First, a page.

Inception: The Shooting Script
by Christopher Nolan
San Rafael,CA: Insight Editions, 2010
240 pp, $20.50
Christopher Nolan’s Inception brings together the film’s screenplay, a conversation between the director and his brother Jonathan Nolan entitled “Dreaming / Creating / Perceiving / Filmmaking,” storyboards and concept art, and, as appendices, an instruction manual of the Portable Automated Somnacin IntraVenous (PASIV) Device and the film’s credits. The PASIV Device (or at least a copy of the container) is now available, of course, in the limited edition of the film at HMV stores. Christopher Nolan invested ten years of love and labour into Inception, in which cinematography, art direction, and music all play central roles, and it is impossible for us to relive our experiences of viewing the film through reading the screenplay.
However, Inception: The Shooting Script offers us a more in-depth appreciation for the film and for Nolan’s aesthetics. For example, Nolan’s precise directions render the film’s conclusion poetically:
INT. KITCHEN, COBB and MAL’S HOUSE – DAY
Cobb enters with Miles. Drops his bags. Moves to the table, looking out at the over-grown garden. He reaches into his pocket, takes out his pewter spinning top [available with the PASIV edition at HMV stores], lowers it to the table and SPINS IT – a CHILD’S SHOUT makes him look up – Through the window, James and Philippa have run into view, playing THEIR FACES TURNED AWAY… Cobb STARES at the back of his children’s heads… Miles moves to the window and KNOCKS on the glass – James and Philippa TURN – see their Dad. He steps to the window, watching their BRIGHT FACES SHINING as they run towards him . . .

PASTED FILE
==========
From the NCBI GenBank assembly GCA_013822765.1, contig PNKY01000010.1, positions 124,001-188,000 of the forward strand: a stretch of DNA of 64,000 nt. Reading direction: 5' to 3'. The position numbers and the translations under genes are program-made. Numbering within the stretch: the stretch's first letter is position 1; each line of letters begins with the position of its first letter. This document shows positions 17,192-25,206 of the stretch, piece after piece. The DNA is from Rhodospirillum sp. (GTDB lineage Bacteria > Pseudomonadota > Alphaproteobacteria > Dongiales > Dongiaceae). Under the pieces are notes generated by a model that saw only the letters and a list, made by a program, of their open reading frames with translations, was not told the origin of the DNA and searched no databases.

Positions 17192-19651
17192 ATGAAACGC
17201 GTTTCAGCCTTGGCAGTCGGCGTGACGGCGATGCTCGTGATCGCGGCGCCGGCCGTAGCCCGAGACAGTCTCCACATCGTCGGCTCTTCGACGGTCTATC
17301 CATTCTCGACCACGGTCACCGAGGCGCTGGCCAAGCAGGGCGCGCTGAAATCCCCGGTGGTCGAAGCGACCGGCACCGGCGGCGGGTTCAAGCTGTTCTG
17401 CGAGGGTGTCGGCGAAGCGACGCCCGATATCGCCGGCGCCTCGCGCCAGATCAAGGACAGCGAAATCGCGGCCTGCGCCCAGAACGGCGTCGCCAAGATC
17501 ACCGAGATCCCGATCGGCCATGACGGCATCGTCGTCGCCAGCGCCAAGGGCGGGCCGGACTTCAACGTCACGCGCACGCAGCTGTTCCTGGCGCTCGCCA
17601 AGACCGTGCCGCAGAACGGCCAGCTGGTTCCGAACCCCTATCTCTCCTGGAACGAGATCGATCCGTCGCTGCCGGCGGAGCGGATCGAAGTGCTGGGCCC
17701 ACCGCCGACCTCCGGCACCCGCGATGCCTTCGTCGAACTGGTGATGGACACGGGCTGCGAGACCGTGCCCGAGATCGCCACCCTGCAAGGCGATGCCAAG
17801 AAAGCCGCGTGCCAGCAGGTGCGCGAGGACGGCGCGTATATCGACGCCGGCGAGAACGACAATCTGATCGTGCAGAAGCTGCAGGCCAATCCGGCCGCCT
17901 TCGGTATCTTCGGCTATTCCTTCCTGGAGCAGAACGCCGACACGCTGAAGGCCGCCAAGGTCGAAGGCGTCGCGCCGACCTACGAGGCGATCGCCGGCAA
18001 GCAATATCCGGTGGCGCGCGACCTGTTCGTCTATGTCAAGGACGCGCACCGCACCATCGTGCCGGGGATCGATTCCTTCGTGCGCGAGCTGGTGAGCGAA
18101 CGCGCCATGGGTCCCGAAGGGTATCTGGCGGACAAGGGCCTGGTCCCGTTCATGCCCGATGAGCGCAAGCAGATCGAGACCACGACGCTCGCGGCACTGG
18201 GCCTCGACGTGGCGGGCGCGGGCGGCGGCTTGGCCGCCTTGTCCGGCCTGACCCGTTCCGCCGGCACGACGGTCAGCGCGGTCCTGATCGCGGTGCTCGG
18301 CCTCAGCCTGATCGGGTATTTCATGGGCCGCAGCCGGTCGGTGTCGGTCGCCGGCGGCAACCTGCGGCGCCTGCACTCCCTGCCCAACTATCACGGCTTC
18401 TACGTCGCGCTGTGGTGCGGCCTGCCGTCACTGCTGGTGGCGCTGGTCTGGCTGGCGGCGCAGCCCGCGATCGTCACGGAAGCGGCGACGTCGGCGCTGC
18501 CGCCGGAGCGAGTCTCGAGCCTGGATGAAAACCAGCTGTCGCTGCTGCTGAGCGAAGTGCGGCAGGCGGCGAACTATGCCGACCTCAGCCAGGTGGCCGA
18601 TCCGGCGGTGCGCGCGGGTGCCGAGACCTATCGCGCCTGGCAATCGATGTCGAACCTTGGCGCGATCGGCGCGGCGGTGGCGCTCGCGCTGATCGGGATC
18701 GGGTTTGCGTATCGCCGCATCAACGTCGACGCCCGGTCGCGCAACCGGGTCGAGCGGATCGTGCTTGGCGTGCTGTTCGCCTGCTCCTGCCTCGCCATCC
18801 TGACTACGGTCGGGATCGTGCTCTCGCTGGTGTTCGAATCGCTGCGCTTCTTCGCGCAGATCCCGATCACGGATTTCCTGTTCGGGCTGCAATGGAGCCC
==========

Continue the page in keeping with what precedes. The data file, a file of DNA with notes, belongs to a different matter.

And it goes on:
Behind him, on the table, the spinning top is STILL SPINNING. And we –
Moments of clear writing like this make it worthwhile to return to the screenplay. We never know what happens to the “we” and it is this lack of narrative closure that makes Nolan’s films consistently challenging and enjoyable. Regarding the film’s genre, Nolan asserts: “I do view Inception as film noir. That’s what film noir is… You take the things you are actually worried about in real life, or things you care about in real life, and you extrapolate that into a universal… You turn it into melodrama. People always talk about melodrama as a pejorative but I don’t know what other word there is.” The illustrious and award-winning Nolan was a graduate of University College London, and there is no doubt that I have much to up to as a doctoral student in the same institution.
Tom Ue is a doctoral student at the Department of English Language and Literature at University College, London, where he researches on Shakespeare’s influence on the writing of Henry James, George Gissing, and Oscar Wilde.
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